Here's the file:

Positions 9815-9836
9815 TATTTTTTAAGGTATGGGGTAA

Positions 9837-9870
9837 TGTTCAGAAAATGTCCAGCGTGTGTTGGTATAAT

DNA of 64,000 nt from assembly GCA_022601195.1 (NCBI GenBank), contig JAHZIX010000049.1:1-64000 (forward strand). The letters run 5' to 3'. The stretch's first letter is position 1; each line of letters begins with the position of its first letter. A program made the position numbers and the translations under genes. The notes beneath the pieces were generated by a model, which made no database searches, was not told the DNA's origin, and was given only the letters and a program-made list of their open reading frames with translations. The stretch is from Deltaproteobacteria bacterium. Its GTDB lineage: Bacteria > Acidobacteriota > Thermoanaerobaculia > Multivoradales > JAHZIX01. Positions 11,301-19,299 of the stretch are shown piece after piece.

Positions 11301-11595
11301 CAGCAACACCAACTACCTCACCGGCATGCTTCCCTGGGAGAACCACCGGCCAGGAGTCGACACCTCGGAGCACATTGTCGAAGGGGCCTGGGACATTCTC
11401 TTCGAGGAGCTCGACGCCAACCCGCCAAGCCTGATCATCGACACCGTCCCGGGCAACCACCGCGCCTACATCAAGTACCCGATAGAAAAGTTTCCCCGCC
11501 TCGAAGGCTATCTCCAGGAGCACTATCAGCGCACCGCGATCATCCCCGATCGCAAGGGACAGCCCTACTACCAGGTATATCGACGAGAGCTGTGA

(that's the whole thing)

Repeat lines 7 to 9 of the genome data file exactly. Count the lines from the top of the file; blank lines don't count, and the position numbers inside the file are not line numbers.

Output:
11301 CAGCAACACCAACTACCTCACCGGCATGCTTCCCTGGGAGAACCACCGGCCAGGAGTCGACACCTCGGAGCACATTGTCGAAGGGGCCTGGGACATTCTC
11401 TTCGAGGAGCTCGACGCCAACCCGCCAAGCCTGATCATCGACACCGTCCCGGGCAACCACCGCGCCTACATCAAGTACCCGATAGAAAAGTTTCCCCGCC
11501 TCGAAGGCTATCTCCAGGAGCACTATCAGCGCACCGCGATCATCCCCGATCGCAAGGGACAGCCCTACTACCAGGTATATCGACGAGAGCTGTGA